- Author: Kathy Keatley Garvey
Faster than a speeding bullet...
As soon as UC Davis bee breeder-geneticist Susan Cobey opened a beehive and removed a chunk of honeycomb to show visitors, here came the speeding bullet. A fast camera shutter caught what the eye couldn't see.
It was a queen yellowjacket taking dead aim at the comb.
"The yellowjacket queen this time of year zeroes in on the honey as soon as you open a hive," said Cobey, manager of the Harry H. Laidlaw Jr. Honey Bee Research Facility.
"They build up their populations in the fall and eat the bees for protein to overwinter. They can actually kill bee colonies, especially weak ones. As meat-eating predators, these are common at picnic time, for which honey bees are often unfairly blamed."
Yes, honey bees are indeed unfairly blamed. Like human vegetarians, honey bees don't eat meat. They may land on your soda can for the sugar water, but meat doesn't interest them. They forage for nectar and pollen.
Now yellowjackets--they're predators. They love meats and sweets. You'll see these uninvited guests at your picnic or barbecue, boldly sampling your steak, hamburger or chicken; targeting your can of soda; or scavenging in and around your garbage can.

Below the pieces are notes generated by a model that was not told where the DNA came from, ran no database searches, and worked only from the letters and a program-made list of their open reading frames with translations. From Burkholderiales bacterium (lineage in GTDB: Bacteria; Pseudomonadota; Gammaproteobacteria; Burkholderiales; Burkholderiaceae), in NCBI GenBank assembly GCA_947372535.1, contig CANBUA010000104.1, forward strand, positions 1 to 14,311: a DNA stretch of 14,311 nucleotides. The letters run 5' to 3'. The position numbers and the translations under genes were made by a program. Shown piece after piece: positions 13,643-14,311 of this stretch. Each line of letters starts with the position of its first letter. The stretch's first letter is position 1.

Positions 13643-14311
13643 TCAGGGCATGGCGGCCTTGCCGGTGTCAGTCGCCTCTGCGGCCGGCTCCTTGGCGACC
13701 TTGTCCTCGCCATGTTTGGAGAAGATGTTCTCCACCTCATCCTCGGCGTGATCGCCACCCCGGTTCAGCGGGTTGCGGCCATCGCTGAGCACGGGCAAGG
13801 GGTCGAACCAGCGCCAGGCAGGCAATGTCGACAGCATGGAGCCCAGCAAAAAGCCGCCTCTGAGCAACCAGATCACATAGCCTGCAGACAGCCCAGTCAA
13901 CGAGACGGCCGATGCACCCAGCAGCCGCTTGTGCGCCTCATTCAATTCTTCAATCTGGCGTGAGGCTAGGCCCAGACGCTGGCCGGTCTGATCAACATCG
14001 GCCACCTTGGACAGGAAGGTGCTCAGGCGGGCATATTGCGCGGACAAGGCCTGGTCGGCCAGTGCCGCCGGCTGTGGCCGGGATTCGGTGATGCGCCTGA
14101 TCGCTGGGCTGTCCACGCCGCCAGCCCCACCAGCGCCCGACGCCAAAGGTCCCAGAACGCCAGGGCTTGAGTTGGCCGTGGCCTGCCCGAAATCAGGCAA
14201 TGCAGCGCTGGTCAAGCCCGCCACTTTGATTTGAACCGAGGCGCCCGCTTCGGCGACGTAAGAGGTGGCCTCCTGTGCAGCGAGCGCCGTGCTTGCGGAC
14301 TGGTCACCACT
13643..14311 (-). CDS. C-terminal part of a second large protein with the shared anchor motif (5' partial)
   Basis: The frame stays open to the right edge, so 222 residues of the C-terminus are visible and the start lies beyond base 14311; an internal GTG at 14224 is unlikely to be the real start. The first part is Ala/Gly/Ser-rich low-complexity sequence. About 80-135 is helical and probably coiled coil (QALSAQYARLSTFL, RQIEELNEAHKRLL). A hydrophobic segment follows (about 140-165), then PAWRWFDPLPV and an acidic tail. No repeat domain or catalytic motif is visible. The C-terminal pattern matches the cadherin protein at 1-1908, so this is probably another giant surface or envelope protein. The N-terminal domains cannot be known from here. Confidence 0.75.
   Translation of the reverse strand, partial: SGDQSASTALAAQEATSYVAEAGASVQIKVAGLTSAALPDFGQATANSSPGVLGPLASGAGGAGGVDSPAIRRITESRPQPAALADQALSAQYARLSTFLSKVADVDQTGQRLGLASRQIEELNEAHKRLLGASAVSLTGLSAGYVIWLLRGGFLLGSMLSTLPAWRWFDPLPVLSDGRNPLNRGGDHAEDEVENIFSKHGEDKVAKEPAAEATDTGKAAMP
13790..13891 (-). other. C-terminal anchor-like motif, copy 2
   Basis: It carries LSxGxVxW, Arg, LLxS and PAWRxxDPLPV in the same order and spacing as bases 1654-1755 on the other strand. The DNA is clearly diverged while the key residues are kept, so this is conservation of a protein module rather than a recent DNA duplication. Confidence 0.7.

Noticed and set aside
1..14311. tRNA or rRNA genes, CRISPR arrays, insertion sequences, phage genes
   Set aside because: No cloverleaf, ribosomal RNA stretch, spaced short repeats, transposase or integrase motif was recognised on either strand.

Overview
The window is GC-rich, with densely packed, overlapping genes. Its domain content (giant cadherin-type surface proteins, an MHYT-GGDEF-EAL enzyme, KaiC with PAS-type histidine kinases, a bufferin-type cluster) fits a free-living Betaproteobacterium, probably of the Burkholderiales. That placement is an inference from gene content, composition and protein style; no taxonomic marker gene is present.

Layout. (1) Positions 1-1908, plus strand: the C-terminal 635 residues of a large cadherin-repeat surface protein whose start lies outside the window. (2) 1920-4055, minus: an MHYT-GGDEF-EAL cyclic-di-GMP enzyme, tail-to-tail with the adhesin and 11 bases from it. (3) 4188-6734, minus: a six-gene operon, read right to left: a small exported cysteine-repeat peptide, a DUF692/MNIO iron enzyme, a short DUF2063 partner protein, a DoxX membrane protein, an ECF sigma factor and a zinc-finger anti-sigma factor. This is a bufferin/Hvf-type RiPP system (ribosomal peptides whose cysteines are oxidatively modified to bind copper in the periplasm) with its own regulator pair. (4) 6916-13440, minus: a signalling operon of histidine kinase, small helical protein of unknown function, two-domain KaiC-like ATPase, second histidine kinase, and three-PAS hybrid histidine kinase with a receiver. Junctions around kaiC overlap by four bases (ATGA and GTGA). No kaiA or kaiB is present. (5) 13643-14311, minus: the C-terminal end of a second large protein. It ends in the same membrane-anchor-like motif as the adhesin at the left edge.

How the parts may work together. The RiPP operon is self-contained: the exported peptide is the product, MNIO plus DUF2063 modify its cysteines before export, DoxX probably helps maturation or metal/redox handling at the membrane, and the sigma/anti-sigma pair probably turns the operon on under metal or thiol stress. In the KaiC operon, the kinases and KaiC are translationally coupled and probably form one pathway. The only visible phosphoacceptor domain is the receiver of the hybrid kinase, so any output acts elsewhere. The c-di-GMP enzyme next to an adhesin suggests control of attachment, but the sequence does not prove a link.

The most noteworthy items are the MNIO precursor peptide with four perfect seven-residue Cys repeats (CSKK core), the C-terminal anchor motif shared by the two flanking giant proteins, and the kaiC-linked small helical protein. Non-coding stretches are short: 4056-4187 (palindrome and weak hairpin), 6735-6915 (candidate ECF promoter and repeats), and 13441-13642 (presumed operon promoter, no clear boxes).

They also vigorously defend their nests, which look like paper combs. Do not go near their nests.
Their sting is painful. A yellowjacket recently nailed UC Cooperative Extension Apiculturist Eric Mussen beneath the collar as he was checking the honey bees at the Laidlaw facility.
Mussen noted that beekeepers inadvertently kill a few bees each time they open a hive and pry open the "stuck-together" frames with their hive tool. The dead bees fall to the ground--to the waiting yellowjackets. The yellowjackets then carry the bees off to their nest, chew them into pulp, and feed the "protein" to their brood.
More yellowjackets on the way.
And soon, more speeding bullets.